NL: I think that is important.  Facilities not only should prepare individually, but also seek opportunities to collaborate with their network, public health officials, KCER, and other coalitions in community emergency planning, training, and exercise activities.  Hurricane Sandy significantly impacted critical infrastructure, and as a result, many were unable to communicate by phone or internet in the days and weeks following the disaster.  A significant lesson learned was the need for patients and providers to have redundant ways to communicate and an understanding of what protective measures to implement prior to, during, and after a disaster.  For example, in advance of an emergency, providers and facilities should discuss potential renal diet options and supplies to have on hand with their patients and their caretakers, as well as the protocol for obtaining early dialysis from their facility.  Patients should share with their provider and facility an emergency plan that includes information on how they would shelter in their home, locations they might evacuate to, and redundant contact information for their caretakers and loved ones who could be reached if their phone is not working.  Providers and facilities should ensure their patients have an updated copy of their medical records, dialysis treatment prescription, and list of medications; all of which expedite care coordination during an emergency.  Finally, facilities should ensure their patients understand who to contact if their facility is unreachable by phone.  The contact information should at a minimum include their regional network and the KCER contact at:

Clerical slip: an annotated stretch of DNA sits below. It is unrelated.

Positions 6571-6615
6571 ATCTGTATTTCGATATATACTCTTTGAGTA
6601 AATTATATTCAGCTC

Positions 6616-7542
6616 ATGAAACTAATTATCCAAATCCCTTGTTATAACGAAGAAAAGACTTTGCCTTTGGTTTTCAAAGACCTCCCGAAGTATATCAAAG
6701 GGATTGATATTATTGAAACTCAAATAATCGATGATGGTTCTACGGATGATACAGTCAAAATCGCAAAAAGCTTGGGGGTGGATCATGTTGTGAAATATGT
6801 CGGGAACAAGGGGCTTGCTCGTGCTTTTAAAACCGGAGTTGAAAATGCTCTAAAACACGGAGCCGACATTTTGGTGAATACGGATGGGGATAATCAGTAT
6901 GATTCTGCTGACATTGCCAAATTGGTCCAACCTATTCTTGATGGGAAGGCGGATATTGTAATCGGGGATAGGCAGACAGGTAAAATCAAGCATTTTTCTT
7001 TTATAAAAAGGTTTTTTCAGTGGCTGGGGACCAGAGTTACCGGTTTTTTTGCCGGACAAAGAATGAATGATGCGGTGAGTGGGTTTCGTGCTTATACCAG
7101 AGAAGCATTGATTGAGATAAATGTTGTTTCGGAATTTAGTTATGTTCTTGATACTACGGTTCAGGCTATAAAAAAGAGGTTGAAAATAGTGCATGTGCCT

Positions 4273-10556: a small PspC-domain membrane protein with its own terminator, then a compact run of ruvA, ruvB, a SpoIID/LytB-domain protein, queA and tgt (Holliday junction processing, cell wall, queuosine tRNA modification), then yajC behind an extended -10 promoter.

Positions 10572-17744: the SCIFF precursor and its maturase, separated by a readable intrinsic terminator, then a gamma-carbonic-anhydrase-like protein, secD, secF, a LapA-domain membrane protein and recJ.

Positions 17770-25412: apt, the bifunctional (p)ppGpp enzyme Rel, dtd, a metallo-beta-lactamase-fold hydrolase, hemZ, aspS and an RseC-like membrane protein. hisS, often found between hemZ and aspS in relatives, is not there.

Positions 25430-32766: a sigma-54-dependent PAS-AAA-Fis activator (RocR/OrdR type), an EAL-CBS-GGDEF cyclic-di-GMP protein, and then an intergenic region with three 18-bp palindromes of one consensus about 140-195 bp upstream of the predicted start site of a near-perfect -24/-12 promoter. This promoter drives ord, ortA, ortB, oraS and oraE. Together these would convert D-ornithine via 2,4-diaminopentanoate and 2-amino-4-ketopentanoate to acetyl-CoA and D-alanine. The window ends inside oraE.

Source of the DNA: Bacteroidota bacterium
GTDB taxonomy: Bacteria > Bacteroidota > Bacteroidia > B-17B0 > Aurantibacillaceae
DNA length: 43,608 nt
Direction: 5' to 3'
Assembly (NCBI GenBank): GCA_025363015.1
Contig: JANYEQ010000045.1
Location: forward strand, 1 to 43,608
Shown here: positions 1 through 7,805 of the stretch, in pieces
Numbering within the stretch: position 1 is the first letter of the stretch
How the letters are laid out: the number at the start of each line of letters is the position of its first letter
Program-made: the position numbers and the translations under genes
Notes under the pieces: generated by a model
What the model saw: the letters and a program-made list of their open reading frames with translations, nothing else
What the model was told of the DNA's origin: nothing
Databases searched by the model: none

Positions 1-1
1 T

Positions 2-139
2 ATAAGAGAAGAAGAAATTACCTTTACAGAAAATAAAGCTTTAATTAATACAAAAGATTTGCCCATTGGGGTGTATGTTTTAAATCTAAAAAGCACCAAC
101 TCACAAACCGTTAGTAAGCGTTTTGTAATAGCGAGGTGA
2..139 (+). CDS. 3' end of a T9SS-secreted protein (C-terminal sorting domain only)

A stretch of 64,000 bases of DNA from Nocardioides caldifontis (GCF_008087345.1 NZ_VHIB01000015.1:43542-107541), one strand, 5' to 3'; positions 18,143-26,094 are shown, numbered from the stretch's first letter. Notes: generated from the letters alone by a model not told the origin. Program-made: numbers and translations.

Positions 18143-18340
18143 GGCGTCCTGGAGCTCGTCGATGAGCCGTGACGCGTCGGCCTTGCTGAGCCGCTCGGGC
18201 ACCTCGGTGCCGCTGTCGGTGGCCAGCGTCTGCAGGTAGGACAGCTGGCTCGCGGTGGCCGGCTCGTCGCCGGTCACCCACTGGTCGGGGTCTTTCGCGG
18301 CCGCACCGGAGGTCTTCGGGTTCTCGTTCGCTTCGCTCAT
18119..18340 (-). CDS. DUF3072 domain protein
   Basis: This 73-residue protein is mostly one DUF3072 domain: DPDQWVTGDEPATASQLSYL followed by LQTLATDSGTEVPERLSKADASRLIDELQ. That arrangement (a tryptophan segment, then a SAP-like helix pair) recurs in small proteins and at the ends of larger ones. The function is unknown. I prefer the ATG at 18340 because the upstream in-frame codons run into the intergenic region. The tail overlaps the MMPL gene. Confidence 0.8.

eAJKD: How do the findings of your study influence HHS and CMS plans for the next natural disaster?